Sanjeev and Robotwallah (short story): Teleoperating war machines is hard

March 22, 2019

Recommendation: Read this, then read about how it captures what real drone pilots are going through

 

 

Sanjeev and Robotwallah, the short story by Ian McDonald in the We Robots anthology, almost broke my heart. It’s the story of an Indian boy who adores a group of military drone pilots, who are barely more than boys themselves. The group of pilots, sporting anime-inspired uniforms and boy-band swagger, teleoperate ground and aerial robots through virtual reality rigs in order to suppress a civil war that no one seems to understand. And then one day, the war is over…

 

The realism of the pilots’ experiences and how it mirrors what real drone pilots go through is what really tugged at my heart. I have served on science boards for the Department of Defense. In the late 1990s we could see that unmanned aerial vehicles like Predators were going to be the way of the future. The Air Force was not wild about them, having a culture that glorified the jet pilots who were out front assuming all the risks. Pilots who stayed back at base, relatively safe and warm, just weren’t Real pilots. The drone pilots wore flight suits but went into a trailer, earning mocking comments about did they need a parachute to get out of the trailer and were they prepared for the air conditioning to depressurize.  It was so uncool to be a drone pilot.

 

Then 9/11 happened; the US began operations in Afghanistan and the CIA weaponized drones, and suddenly the action wasn’t in fighter jets, it was in drones. Instead of mocking drone pilots, officers at the Air Force Academy starting asking to be trained as drone pilots. The Army saw small drones as a way of having immediate air reconnaissance without having to ask the Air Force. (I once witnessed a rather pointed exchanged between two generals. One, an Army general, was trying to explain to us scientists that the Army needed drones because whenever you called for air support from the Air Force, it was usually too late. The Air Force general icily replied that it took a lot of coordination not to get shot down by the very group that had requested them.) But now drones, and drone pilots, were sexy and fighter pilots were so old school.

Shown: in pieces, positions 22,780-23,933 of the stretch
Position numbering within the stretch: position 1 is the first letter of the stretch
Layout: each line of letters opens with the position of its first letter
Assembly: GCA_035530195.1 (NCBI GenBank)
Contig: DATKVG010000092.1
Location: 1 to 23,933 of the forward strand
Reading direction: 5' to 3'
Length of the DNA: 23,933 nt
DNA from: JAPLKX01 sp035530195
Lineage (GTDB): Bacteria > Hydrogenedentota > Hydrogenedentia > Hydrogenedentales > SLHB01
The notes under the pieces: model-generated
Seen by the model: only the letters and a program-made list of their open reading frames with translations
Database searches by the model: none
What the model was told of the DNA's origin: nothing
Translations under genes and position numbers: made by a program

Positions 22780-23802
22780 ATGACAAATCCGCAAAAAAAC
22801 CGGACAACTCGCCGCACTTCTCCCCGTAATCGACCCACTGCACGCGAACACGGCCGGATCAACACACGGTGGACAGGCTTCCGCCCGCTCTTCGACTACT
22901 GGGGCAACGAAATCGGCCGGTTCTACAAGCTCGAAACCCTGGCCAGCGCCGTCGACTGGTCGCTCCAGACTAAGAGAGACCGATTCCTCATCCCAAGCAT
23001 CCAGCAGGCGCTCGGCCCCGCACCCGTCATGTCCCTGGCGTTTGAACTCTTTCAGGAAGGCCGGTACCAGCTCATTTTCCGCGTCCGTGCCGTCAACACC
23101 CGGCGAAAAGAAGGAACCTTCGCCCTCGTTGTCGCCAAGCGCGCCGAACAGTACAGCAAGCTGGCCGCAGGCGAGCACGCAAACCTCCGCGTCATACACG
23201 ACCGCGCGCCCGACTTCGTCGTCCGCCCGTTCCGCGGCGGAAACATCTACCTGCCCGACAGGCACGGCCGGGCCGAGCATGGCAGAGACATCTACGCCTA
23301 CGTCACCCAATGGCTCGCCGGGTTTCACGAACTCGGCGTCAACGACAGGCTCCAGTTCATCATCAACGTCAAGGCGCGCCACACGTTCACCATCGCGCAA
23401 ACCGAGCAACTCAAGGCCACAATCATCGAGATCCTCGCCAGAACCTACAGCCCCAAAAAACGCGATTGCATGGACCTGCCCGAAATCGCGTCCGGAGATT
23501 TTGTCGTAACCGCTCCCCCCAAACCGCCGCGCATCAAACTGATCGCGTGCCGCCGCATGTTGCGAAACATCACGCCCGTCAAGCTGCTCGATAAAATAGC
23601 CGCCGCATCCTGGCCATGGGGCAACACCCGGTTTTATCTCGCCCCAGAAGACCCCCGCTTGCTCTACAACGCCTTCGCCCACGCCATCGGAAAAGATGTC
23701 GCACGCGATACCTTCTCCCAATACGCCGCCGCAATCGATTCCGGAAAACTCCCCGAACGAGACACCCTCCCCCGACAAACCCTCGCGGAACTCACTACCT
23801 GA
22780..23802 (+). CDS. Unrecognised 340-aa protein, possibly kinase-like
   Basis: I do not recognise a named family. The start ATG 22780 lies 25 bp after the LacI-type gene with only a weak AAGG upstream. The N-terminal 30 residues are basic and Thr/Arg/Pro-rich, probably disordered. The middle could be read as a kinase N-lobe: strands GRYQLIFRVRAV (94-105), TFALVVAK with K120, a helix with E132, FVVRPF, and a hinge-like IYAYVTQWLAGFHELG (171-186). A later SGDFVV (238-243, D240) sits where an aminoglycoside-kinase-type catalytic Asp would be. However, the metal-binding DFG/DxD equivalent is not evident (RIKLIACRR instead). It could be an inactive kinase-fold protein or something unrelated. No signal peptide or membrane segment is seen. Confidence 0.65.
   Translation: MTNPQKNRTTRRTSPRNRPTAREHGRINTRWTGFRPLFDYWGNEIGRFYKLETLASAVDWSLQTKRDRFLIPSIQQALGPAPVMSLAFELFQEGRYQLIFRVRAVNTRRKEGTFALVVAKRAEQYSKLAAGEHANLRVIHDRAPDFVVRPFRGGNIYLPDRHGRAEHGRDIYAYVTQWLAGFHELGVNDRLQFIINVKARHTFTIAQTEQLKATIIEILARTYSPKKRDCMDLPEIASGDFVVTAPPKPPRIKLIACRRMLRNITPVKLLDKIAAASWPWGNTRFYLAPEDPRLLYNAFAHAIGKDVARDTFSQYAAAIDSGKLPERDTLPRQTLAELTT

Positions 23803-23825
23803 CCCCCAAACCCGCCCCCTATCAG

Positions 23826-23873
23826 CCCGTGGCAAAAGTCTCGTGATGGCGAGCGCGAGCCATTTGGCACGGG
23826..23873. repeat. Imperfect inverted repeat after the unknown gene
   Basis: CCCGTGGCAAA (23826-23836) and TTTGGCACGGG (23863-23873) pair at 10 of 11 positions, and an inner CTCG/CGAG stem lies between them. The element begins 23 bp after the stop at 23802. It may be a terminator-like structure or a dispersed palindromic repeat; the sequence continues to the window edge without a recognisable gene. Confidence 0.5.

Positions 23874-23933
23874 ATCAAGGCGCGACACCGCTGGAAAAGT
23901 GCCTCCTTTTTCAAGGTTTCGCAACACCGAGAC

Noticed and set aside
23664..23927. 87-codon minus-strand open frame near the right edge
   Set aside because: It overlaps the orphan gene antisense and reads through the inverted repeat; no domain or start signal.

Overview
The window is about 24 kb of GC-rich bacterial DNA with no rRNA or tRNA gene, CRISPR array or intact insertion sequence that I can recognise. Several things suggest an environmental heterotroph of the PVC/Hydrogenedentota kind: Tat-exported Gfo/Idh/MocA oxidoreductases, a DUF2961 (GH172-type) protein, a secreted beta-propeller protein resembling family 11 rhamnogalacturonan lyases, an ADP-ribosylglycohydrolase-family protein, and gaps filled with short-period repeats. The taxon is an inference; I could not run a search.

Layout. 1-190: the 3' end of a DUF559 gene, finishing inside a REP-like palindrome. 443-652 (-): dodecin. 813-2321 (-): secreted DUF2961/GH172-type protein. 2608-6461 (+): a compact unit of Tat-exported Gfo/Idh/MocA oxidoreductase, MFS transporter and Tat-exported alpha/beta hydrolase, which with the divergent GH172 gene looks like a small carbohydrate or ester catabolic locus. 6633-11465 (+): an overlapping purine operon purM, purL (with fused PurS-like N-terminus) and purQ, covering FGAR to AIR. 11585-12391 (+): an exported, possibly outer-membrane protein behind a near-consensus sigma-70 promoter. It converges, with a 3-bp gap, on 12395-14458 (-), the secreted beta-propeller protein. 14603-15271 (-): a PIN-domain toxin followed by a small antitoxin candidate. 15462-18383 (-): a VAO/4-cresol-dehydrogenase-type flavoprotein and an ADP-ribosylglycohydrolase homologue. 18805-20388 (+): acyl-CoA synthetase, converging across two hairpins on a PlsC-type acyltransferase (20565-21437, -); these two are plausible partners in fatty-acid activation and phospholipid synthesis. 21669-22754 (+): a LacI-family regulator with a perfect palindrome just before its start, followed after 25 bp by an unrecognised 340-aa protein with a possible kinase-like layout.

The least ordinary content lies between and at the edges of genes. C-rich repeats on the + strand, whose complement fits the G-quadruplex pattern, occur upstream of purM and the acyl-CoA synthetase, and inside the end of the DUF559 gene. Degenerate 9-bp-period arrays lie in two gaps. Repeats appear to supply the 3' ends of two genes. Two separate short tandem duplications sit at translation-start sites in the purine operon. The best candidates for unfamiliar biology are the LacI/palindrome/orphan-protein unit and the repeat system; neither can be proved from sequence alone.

Various DoD officials chortled that war was now like Ender’s Game, a video game writ large.  Many of us with human factors backgrounds began to warn that this was not necessarily a good thing. If you recall Ender’s Game, everyone barely escaped being convicted of war crimes and Ender personally didn’t cope so well with having killed at a distance. And sure enough, videos soon started circulating of drone pilots shooting their targets (aka people) lots of times, firing way more than was necessary, and generally acting like they were in a Grand Theft Auto session. One of my colleagues, an expert in human factors, shook her head sadly and said something like “You know, this killing is going to eventually catch up with these pilots and when it hits them, it’s going to be bad. You might want to think about setting up counseling because they are going to need it.”  “No, it’s just like video games, they’ll be fine,” was the response. “No, it’s not. And one day, when they realize that, that they’ve been shooting up real people, not animations, and whooping and high fiving while they did it, they’re going to have psychological problems.” And sure enough, reports began to surface that drone pilots were encountering a version of PTSD. 

 

Then we began to see other reports that the drone pilots were working long shifts (12 hours on) despite studies that indicated that teleoperation was much more fatiguing than regular operations. And we heard about how isolated the drone pilots were. That the long hours interfered with their family life, but their isolated work and long hours offered them little opportunities for camaraderie. Neither fish nor fowl, drone pilots occupied a new niche in the soldier ecology and were stressed out whether they knew it or not- just like the robot operators in Sanjeev and Robotwallah.


And I felt bad, and still do, because our country had set these pilots up for failure.  And Ian McDonald captured this. All the glory, and the ruinous effects, of being a drone pilot, plus the cultural twists of a civil war in India. Read the story, then read the latest about drone pilots in the 2016 NY Times article The Wounds of the Drone Warrior, and weep for our supposed victories.

 

- Robin

 

 

 

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